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Arts Universities Schools

Prospective students willing to enroll in arts universities schools should ask themselves several questions, such as do you want to attend an online arts school or a traditional arts university?

Which Arts Universities Schools

This decision may well be based upon your personal circumstances : maybe you need to work part-time or full time or are raising a family while you attend management school but whatever your situation, the most important decision you will make is deciding where to go to school for the next 2 to 5 years of your life.

Best Arts Universities Schools Colleges

How to Choose among Arts Universities Schools

Here are some of the questions you should be asking yourself as you go through the process of selecting which arts universities or arts schools to attend:
– Does the arts school offer the undergraduate or graduate degree you want?
– Is the public or private university tuition affordable? Will you need arts school financial aids, loans or scholarships?
– Are the school’s graduates successful in landing the types of jobs you would like to land yourself in? Often the Office of Career Services will have detailed statistics available.
– Is the curriculum as broadly or as narrowly focused or as flexible as you would like, with all the majors and minors of your interest?
– Is the class schedule flexible enough for you to meet your other commitments?
– Do the accommodations (classrooms, media centers, libraries, housing facilities, etc.) meet your needs?

There are many other factors to consider, such as school rankings for example. Accreditation means the school has voluntarily submitted itself to (and passed) an industry-based peer review of its educational standards. The National Association of Schools of Art and Design (NASAD) is the organization that governs art school accreditation, as appointed by the United States Department of Education.

Select Arts Universities Schools

If you do decide to attend an art school, there are a number of considerations to take into account.

Four-Year Colleges / Universities: If you want an education that exposes you to a variety of topics in addition to art, and a range of degrees from the Bachelor’s level to the Doctorate (Ph.D.) level, the university style of education may be right for you. Universities require students to complete coursework in the liberal arts outside of their major field of study, typically in areas such as English, History, Humanities, and Science. In fact, you may not even declare your art major at a four-year school until your sophomore or junior year.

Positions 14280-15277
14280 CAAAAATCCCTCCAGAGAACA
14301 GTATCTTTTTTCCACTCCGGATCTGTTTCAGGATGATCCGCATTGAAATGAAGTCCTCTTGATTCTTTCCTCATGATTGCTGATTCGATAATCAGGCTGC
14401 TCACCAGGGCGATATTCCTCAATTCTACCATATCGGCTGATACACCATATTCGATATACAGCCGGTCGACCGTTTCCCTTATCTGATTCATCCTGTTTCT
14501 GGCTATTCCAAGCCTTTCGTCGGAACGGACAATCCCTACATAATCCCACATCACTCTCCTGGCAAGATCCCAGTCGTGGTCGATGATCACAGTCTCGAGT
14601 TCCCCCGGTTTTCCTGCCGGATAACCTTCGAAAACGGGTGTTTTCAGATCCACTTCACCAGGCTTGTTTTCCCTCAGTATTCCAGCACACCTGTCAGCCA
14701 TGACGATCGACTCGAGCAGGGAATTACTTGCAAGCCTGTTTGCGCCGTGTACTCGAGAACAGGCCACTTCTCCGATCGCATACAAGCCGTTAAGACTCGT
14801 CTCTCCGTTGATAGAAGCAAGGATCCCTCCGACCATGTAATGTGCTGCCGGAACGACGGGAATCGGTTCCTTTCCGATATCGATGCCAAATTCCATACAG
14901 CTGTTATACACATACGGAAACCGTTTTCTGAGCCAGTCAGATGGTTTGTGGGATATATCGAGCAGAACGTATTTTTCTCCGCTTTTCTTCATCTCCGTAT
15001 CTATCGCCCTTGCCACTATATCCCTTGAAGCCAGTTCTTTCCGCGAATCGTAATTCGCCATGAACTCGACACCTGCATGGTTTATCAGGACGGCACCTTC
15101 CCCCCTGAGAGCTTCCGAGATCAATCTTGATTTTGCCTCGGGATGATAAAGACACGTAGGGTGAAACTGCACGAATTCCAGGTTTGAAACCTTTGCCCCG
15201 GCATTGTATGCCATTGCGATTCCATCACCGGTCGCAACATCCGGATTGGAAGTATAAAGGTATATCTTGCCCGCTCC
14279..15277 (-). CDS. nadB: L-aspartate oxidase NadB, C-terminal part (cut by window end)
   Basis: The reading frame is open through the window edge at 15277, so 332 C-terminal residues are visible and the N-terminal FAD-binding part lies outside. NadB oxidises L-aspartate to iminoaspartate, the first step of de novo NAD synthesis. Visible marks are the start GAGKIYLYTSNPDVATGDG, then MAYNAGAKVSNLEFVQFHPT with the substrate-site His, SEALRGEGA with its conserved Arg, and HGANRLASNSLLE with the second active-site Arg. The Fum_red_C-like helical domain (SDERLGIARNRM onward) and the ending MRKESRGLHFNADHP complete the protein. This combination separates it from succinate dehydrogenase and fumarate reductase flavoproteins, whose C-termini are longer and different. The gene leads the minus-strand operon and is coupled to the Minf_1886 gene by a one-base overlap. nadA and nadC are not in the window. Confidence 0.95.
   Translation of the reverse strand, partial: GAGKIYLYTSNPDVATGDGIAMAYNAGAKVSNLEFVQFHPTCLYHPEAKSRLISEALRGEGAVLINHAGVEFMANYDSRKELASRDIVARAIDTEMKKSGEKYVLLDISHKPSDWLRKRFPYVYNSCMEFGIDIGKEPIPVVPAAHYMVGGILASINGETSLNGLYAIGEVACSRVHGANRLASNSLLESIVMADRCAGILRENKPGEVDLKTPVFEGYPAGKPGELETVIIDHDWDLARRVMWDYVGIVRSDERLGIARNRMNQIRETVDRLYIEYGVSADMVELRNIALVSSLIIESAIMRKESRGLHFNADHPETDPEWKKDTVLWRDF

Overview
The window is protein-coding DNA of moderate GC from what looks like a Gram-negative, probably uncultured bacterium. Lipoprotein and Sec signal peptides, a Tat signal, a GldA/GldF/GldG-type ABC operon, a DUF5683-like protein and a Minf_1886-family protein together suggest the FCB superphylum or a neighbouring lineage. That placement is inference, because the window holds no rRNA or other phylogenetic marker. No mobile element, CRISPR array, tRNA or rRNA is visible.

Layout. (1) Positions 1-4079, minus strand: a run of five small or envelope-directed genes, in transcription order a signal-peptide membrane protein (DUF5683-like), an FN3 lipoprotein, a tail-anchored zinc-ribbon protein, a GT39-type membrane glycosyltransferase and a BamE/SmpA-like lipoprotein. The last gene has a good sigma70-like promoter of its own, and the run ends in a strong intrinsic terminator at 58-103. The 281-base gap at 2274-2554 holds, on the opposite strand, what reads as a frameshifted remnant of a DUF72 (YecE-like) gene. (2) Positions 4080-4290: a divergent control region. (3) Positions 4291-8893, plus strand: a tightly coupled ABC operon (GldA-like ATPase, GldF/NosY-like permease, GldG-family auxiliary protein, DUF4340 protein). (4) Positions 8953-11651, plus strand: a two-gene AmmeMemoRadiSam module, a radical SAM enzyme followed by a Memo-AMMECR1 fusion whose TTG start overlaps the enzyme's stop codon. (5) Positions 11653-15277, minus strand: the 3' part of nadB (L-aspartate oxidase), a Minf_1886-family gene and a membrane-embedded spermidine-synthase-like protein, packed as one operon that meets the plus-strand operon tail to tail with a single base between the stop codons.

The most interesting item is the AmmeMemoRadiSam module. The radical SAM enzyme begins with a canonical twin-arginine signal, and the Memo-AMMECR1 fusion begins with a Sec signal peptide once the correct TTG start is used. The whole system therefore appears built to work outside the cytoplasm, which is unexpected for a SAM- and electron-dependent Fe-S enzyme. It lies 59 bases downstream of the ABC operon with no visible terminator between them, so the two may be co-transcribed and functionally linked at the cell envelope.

Four-Year Art-Focused Schools: Like universities, these schools generally offer art instruction couched in a liberal arts program of study, granting degrees at the Bachelor’s, Master’s, or Doctorate level. As you might guess, however, all degrees offered are art-related, and the required coursework outside of the arts is more tuned to the arts perspective than what you would find at a university.

Community Colleges: Community Colleges generally offer two-year degrees in the form of associate’s degrees or certification. They offer the benefit of a shorter degree program than the aforementioned types of schools, and an education that can stand on its own or be used as transfer credits to a four-year school. Granted, other types of schools may offer part-time or adult education programs; but community colleges most often fill this need.

Vocational/Technical Colleges: A vocational education is aimed at teaching you exactly what you need to know to get a job in a particular field. Coursework is practical and hands-on, giving you a real feel for the tasks you will be doing if you pursue the related line of work.

Workshops & Special Programs: If you are not as interested in a degree as you are in brushing up on your techniques, you probably are not looking for a full-time art education. Best if you are looking for brief, intensive training, it is worth searching for workshops offered in your preferred discipline.